– By virtue of its shaft length and overall design, when holding the Tanaka in a vertical orientation to trim driveways and sidewalks, the hot muffler side of the trimmer can get a little too close to your raised forearm and/or head
– I don’t know why the convention is that trimmer heads on straight-shaft trimmers turn counter-clockwise and the curved shaft trimmers turn clockwise (probably it’s because of the gearing transfer at the head housing with straight shafts and no gearing with a curved flexible shaft that goes from the engine all the way to the head), but it takes some getting used to, if you, like me, are moving to the Tanaka/Hitachi from a curved shaft trimmer; more than once I have found myself pelting my ankles and legs with little pebbles, etc. when not consciously thinking about which way to work the business end of the high-RPM trimming line into the grass or area in front of me
– Another thing that can’t be changed due to the inherent design of a straight-shaft trimmer: although the increased reach of the straight shaft is great for getting under things like decks, swing sets, etc., when used in a vertical orientation for trimming driveways and sidewalks, the straight shaft doesn’t put you in as favorable position to see how you’re doing on trimming that driveway or sidewalk edge as you get with the curved shaft trimmers which give you a much better view; and once again, you’ve got to always be thinking of your work setup because the “opposite” rotation of a straight-shaft trimmer can hurt you a lot more when used in a vertical orientaion and kicking up pepples toward your head – do NOT neglect using the safety glasses Tanaka/Hitatchi conscientiously provides in the box!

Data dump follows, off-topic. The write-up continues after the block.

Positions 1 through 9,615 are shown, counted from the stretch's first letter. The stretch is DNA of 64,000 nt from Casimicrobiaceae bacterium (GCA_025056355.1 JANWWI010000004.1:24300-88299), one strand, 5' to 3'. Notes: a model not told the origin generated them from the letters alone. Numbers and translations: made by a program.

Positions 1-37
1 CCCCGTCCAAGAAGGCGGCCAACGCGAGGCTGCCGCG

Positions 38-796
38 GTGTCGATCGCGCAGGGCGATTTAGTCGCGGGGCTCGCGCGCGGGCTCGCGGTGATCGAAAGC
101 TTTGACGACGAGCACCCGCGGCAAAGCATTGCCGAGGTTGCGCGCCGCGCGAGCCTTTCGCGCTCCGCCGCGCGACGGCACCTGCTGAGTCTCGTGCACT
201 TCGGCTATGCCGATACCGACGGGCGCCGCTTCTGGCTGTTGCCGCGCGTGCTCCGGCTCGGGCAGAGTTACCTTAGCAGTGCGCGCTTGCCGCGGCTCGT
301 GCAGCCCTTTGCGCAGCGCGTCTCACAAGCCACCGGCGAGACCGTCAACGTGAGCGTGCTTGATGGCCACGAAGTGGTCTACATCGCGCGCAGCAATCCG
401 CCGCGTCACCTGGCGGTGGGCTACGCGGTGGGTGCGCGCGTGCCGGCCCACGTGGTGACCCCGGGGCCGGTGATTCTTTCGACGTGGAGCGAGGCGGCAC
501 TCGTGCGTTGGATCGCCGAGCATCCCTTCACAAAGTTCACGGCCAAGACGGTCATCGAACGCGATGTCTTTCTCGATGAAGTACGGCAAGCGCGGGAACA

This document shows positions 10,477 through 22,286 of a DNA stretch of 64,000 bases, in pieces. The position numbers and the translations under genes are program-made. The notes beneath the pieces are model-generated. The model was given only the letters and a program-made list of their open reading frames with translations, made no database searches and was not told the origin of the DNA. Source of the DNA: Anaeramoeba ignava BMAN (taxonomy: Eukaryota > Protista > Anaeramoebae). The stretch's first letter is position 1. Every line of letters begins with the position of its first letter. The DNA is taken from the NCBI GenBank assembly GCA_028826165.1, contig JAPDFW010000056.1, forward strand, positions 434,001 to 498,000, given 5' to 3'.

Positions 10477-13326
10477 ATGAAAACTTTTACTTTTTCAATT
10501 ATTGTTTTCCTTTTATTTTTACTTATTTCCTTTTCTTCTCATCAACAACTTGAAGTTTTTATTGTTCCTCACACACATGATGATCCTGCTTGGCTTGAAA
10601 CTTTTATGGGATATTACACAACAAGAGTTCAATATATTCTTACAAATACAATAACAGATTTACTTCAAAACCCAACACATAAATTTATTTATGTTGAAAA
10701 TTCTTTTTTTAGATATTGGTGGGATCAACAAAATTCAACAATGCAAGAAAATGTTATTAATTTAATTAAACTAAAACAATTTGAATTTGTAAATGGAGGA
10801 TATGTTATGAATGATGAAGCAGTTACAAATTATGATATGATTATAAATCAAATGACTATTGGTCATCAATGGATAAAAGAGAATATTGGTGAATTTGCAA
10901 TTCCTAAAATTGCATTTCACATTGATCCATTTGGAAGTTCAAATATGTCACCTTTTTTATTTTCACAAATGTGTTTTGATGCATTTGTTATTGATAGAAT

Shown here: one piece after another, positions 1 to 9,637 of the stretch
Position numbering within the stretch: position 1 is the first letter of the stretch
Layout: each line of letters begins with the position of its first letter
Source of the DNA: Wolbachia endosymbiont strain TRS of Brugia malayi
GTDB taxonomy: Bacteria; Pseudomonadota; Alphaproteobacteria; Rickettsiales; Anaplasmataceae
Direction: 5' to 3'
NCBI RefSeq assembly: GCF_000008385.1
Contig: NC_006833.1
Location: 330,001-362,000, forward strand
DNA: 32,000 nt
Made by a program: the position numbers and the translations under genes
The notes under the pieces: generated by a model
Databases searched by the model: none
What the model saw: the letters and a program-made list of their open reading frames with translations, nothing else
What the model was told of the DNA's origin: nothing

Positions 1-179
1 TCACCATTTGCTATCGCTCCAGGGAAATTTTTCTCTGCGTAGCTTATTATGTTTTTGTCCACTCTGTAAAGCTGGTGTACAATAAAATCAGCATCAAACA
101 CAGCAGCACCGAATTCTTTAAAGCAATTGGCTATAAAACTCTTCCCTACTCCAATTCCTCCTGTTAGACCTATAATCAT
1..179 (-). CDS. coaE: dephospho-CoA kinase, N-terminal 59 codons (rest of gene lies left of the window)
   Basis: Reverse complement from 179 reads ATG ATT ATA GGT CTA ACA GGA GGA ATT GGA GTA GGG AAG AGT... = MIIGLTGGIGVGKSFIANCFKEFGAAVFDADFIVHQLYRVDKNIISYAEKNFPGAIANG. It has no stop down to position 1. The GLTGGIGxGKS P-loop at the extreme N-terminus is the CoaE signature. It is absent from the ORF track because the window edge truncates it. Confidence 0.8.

Bottom-line, even with all these pet peeves and areas for design improvement, I still love my Tanaka. It is so light yet powerful, I actually look forward to doing that part of the yard work because it is a tool that you can depend on and one that delivers visible results instantly that you can take satisfaction in. Obliterating weeds and stray grass at screaming high RPMs = lots of fun. Walking behind my mower in circles around my yard = definitely not as much fun. (source)